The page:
‘Blessed is the king
   who comes in the name of the Lord!
Peace in heaven,
   and glory in the highest heaven!’
Some of the Pharisees in the crowd said to him, ‘Teacher, order your disciples to stop.’ He answered, ‘I tell you, if these were silent, the stones would shout out.’"
Previous posts on these pages have cataloged the many names people have given this
the Sunday before Easter. Here is an updated list,
  • Kyriake
  • Fig Sunday
  • Heorte ton baion
  • Heorte baiophoros
  • Lazarus Sunday
  • Dominica in Palmis
  • Dominica Palmarum
  • Dies Palmarum
  • Dominica Hosanna
  • Pascha floridum
  • Pâques fleuries
  • Pascua florida
  • Dominica florida
  • Dies floridus
  • Flower Sunday
  • Olive Sunday
  • Branch Sunday
  • Sallow Sunday
  • Willow Sunday
  • Yew Sunday
  • Blossom Sunday
  • Sunday of the Willow Boughs
  • Blumensonntag
  • Blumentag
  • Secundus floricultus (Armenian seventh Sunday after Easter)
  • Secunda palmarum dominica (Armenian seventh Sunday after Easter)
With the plethora of names for this Sunday come a plethora of shopping lists for next Sunday's dinner. Everybody seems to have their own tradition when it comes to Easter dinner. Yes, part of the preparation for Easter means that during Holy Week, your family's "Martha" will probably be running around gathering ingredients and working in the kitchen.

Growing up, my mother would always cook a leg of lamb on Easter with rice and gravy on the side. Around here, people tend to eat ham, so our shopping list may include ham, sweet potatoes, brown sugar and pecans (for the sweet potato casserole).

This week, I received an interesting recipe in my e-mail box from Cook's Country (free subscription required) for "Torta rustica, or Italian Easter pie", something I had never heard about before. I looked up a little history from Italian Food Forever,

"Although the Easter table may vary greatly from region to region across Italy, there are some basic elements that are commonly found everywhere. Eggs are considered a symbol or renewal and life, and feature prominently in the day’s dishes, in both soups such as Brodetto Pasquale, a broth-based Easter soup thickened with eggs, and in many breads, both sweet and savory. Lamb is the symbol of birth and the shepherd, and both lamb and kid are commonly found on Easter menus, usually roasted or grilled on a spit. Other symbols that may be brought into the Easter feast are the cross which symbolizes resurrection which some breads are shaped into, and the dove symbolizing peace which the famous Easter sweet bread the Columba Pasquale is shaped as. Many other dishes commonly found on Italian tables each Easter are seasonal specialties that highlights the season’s finest fresh produce such as artichokes, asparagus, baby peas and fava beans which overflow local market stands in all their glory.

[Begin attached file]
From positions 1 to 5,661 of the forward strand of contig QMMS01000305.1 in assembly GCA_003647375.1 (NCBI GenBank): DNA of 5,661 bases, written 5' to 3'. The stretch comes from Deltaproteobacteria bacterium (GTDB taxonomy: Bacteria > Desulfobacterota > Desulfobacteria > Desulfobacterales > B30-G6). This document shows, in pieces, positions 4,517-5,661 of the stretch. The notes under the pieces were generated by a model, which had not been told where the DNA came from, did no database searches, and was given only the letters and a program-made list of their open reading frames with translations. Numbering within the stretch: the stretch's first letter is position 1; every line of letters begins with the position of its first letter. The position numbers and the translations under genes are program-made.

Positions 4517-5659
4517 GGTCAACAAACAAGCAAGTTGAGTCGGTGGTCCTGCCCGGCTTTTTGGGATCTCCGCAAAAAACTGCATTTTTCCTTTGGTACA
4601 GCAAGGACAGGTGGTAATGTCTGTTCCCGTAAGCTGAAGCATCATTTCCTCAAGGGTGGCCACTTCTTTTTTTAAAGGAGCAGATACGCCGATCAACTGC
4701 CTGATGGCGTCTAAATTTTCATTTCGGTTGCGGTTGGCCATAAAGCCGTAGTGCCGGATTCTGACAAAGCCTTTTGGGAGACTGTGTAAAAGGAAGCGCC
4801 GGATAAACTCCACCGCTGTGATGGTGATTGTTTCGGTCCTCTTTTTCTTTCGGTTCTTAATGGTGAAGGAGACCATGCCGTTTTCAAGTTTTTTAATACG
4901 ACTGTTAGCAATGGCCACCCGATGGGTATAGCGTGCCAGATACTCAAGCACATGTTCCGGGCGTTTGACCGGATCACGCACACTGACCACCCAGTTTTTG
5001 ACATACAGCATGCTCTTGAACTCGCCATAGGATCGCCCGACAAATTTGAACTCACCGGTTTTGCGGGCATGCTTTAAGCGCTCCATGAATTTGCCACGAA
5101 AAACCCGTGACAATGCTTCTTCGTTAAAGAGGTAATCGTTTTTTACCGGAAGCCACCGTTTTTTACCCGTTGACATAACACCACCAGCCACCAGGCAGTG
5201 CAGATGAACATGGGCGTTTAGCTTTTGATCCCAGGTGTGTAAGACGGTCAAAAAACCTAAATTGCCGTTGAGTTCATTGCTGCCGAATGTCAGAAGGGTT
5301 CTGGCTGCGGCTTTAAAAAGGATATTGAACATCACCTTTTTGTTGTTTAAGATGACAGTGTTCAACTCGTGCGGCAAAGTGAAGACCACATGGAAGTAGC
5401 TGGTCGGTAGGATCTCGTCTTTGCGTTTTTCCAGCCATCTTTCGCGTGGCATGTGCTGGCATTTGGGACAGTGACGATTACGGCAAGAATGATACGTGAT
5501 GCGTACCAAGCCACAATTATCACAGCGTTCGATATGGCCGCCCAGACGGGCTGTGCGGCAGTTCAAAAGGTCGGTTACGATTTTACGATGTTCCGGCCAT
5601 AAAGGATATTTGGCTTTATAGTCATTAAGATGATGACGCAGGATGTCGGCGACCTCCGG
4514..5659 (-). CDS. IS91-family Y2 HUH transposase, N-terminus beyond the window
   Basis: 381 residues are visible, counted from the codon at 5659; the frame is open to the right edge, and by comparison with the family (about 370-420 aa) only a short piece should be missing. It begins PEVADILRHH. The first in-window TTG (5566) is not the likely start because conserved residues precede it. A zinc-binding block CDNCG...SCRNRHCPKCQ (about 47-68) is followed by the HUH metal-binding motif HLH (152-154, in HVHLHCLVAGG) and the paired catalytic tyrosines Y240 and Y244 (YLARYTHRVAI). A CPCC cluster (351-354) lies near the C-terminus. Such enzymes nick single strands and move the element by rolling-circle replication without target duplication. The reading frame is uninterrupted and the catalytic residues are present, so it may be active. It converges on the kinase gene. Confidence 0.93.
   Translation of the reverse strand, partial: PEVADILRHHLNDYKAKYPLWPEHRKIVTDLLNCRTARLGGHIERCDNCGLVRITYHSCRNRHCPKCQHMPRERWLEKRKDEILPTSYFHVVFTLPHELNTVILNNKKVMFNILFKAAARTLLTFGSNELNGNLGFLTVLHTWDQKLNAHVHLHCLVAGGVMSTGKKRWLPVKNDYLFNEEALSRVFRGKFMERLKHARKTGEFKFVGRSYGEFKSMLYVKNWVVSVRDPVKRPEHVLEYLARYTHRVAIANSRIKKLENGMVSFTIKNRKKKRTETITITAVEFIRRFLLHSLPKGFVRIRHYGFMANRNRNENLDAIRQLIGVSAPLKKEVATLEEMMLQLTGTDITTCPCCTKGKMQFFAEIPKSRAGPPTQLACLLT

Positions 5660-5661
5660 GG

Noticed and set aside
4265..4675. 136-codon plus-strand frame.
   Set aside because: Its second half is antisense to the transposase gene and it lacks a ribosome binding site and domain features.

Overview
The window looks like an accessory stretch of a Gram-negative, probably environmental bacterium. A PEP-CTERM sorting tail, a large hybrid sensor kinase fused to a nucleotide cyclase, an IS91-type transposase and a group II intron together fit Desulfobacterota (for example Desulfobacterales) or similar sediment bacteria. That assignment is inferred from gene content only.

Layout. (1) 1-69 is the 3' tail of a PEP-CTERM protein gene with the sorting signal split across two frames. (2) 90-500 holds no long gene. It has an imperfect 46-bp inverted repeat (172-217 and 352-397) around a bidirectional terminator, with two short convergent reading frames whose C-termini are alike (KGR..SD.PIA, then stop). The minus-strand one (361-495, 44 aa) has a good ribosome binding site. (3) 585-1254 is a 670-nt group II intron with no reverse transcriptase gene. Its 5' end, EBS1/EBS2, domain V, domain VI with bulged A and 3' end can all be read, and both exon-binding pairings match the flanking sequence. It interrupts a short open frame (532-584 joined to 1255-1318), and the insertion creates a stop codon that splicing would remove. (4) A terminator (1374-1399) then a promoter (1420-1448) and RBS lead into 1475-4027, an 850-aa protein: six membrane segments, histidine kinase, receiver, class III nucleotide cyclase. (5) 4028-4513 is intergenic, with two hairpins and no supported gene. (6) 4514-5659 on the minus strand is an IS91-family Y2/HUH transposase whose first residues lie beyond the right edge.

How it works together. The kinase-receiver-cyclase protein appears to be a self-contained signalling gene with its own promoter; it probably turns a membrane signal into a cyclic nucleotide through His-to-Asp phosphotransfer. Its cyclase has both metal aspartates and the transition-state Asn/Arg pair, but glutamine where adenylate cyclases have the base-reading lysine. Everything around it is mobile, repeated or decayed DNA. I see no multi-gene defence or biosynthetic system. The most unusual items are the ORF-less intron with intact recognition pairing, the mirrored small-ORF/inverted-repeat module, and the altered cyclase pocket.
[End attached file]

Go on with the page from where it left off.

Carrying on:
Every region seems to have its own particular version of Easter pie, made with eggs, which reflect fertility, and cheese, and my version of Torta Pasqualina is similar to what you would find in Liguria. Torta della Pasqualina, is another rich pie that contains ricotta cheese, eggs, and a selections of cold meats and cheeses. In Campania, the specialty is called Pizza Rustica, and in Umbria, Torta di Pasqua. These pies or tortas often contain greens as well as ricotta and other vegetables. 
Most Italian families will also make a number of traditional sweets each Easter season, including the very popular sweet breads found across Italy each year. Some of these breads include Pupi con L’uova which are doll shaped breads made for children, and the Columba, a dove shaped sweet bread similar to Panettone."

Here a sample of the recipe from Cook's Country (go there for the detailed instructions),

"Made to feed a crowd, torta rustica, or Italian Easter pie, is a hefty construction of meats and cheeses wrapped in a pastry crust. So that it can stand up to the considerable fillings, we reinforce our crust with eggs and knead the dough to develop gluten. Instead of the deli’s worth of meats called for in some recipes, we use just two: hot capicola and Italian sausage. For cheese, we found that aged provolone and salty Pecorino make a good pair, while creamy ricotta mixed with eggs holds it all together. Sautéed broccoli rabe adds freshness and a touch of bitterness, and it wouldn’t be Italian without garlic."
  • eggs
  • water
  • all-purpose flour
  • salt
  • unsalted butter,  chilled
  • vegetable shortening,  chilled
  • olive oil
  • broccoli rabe
  • hot Italian sausage, casings removed
  • salt
  • garlic cloves
  • whole-milk ricotta cheese
  • Pecorino Romano cheese,
  • eggs
  • pepper
  • aged provolone cheese
  • hot capicola
  • egg yolk
I trust Cook's Country for most things except I prefer to add a bit of cayenne pepper to many recipes. If you bake an Easter Italian Pie, remember to let it cool for 4 hours before eating.

Wednesday, March 16, 2016

Time to Study the Anglican Church in North America's Possible Prayer Book Material